Ordinary differential equation zoo

diffeqzoo

So, what was the initial condition of the restricted three-body problem again?

diffeqzoo delivers all differential equation test problems in one place. It works with numpy and jax.

Installation

Get the most recent stable version from PyPi:

pip install diffeqzoo


Or directly from GitHub:

pip install git+https://github.com/pnkraemer/diffeqzoo.git


These commands assume that NumPy or JAX are installed separately by the user. Read more about installing this package here.

Features include

• Oscillating systems (Lotka-Volterra, Fitzhugh-Nagumo, Van-der-Pol, ...)
• Chaotic systems (Lorenz63, Lorenz96, Roessler, ...)
• Epidemiological models (SIR, SEIR, SIRD, ...)
• N-Body problems and celestial mechanics (Rigid-body, restricted-three-body, Pleiades, Henon-Heiles, ...)
• Chemical reactions (HIRES, ROBER, ...)
• Boundary value problems

As well as

• Flexibly NumPy and JAX-backends. Other than one of those two, there are 0 (zero!) dependencies.
• Mathematical descriptions and BibTex entries of the ODE problems
• Compatibility with all NumPy/JAX-based ODE solvers: SciPy, JAX, Diffrax, ProbNum, Tornadox, etc..

and many more goodies.

Quick example

>>> from diffeqzoo import ivps, backend
>>> backend.select("numpy")
>>>
>>> # Create test problems like this
>>> f, u0, t_span, f_args = ivps.lotka_volterra()
>>> x = f(u0, *f_args)
>>> print(x)
[-10.  10.]
>>>
>>> # The numpy backend determines the type of input/output
>>> print(type(x))
<class 'numpy.ndarray'>
>>>
>>> # All sorts of ODEs are available, e.g., Rigid-Body:
>>> f, u0, t_span, f_args = ivps.rigid_body()
>>> print(f(u0, *f_args))
[-0.     1.125 -0.   ]
>>>
>>> ## make it jax
>>> backend.change_to("jax")
>>> f, u0, t_span, f_args = ivps.rigid_body()
>>> x = f(u0, *f_args)
>>> print(x)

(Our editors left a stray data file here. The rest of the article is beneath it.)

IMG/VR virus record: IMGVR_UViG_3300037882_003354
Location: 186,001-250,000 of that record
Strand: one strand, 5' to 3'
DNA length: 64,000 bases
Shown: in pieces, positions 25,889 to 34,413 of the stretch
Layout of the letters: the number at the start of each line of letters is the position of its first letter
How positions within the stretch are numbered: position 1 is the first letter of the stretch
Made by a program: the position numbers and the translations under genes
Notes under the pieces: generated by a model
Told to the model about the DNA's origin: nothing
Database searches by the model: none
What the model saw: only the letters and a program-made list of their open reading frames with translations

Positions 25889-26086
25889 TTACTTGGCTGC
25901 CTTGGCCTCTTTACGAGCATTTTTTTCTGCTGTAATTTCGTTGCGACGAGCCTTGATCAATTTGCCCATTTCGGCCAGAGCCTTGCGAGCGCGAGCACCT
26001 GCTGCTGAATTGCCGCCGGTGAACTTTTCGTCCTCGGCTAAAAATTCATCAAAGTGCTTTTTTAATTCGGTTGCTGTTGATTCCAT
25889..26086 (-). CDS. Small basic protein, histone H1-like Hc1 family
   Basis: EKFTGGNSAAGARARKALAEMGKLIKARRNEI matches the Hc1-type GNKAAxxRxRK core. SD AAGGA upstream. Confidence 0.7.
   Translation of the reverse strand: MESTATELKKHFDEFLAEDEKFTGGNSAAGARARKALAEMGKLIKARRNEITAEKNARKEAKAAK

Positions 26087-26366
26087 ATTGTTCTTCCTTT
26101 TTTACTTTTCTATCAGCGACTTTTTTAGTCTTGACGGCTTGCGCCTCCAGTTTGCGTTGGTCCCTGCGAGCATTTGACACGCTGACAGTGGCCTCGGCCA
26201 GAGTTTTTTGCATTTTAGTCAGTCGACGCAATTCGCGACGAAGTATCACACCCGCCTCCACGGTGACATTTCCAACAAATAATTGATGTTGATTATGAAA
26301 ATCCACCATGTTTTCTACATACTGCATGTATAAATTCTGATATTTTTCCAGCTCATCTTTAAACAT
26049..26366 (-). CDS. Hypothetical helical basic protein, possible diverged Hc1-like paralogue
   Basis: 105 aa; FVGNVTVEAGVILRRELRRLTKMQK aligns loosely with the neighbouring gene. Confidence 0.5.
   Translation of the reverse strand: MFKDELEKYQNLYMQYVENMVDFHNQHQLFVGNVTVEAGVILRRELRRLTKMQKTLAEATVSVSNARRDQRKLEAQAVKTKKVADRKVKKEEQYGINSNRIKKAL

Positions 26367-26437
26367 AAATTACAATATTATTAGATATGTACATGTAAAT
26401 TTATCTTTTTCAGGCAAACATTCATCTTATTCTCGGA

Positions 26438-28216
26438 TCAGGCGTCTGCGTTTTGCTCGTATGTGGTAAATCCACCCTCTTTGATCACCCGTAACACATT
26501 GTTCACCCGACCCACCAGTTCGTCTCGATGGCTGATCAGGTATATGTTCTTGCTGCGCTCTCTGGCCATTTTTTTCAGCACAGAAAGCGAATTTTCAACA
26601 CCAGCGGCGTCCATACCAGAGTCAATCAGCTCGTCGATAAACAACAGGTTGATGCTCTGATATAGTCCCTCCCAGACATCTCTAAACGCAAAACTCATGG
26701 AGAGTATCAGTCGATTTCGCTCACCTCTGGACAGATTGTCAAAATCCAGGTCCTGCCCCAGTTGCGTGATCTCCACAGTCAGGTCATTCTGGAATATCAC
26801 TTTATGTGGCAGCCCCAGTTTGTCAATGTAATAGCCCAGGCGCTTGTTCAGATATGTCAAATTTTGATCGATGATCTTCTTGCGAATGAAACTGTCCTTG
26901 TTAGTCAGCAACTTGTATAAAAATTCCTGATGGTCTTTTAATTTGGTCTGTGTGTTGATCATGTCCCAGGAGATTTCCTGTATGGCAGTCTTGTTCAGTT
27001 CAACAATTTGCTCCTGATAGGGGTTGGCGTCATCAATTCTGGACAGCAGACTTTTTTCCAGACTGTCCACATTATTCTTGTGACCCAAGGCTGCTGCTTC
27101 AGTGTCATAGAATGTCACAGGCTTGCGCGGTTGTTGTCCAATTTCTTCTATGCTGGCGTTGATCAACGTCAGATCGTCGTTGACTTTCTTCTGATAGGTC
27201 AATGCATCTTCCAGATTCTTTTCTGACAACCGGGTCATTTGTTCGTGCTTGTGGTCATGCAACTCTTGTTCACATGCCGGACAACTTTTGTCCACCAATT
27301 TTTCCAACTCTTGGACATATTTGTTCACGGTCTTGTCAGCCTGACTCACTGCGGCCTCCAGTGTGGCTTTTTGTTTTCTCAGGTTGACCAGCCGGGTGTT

[-0.     1.125 -0.   ]
>>> print(type(x))
<class 'jaxlib.xla_extension.ArrayImpl'>


Similar projects

• F. Mazzia et al. published a test set for IVP solvers for Matlab and Fortran. There is a similar test set for BVP solvers. Neither one offers Python code, and both also run benchmarks, which diffeqzoo does not care about at all.
• E. Hairer et al. published their stiff ODE test set, but there is no Python code
• NonlinearBenchmark hosts datasets of nonlinear dynamical system observations. They are quite specialised problems, and don't contain the textbook problems like Lotka-Volterra, van der Pol, etc..
• DifferentialEquations.jl provides example ODE problems in Julia.
• ProbNum's problem zoo offers a similar set of problems to diffeqzoo (no surprise -- the set of authors intersects) but tied to ProbNum's ODE solver interface. diffeqzoo is less of an API, switches more flexibly between numpy and jax (at the time of developing), and contains more problems.
• W. Gilpin published a benchmark for forecasting and data-driven modeling, which comes with a large number of (mostly chaotic) dynamical systems.
• J. Meier lists a number of ODE attractors on his website.
• GeometricProblems.jl curates a similar list of example problems with interesting geometric structure, in Julia (link)

Anything missing in this list? Please open an issue or make a pull request.

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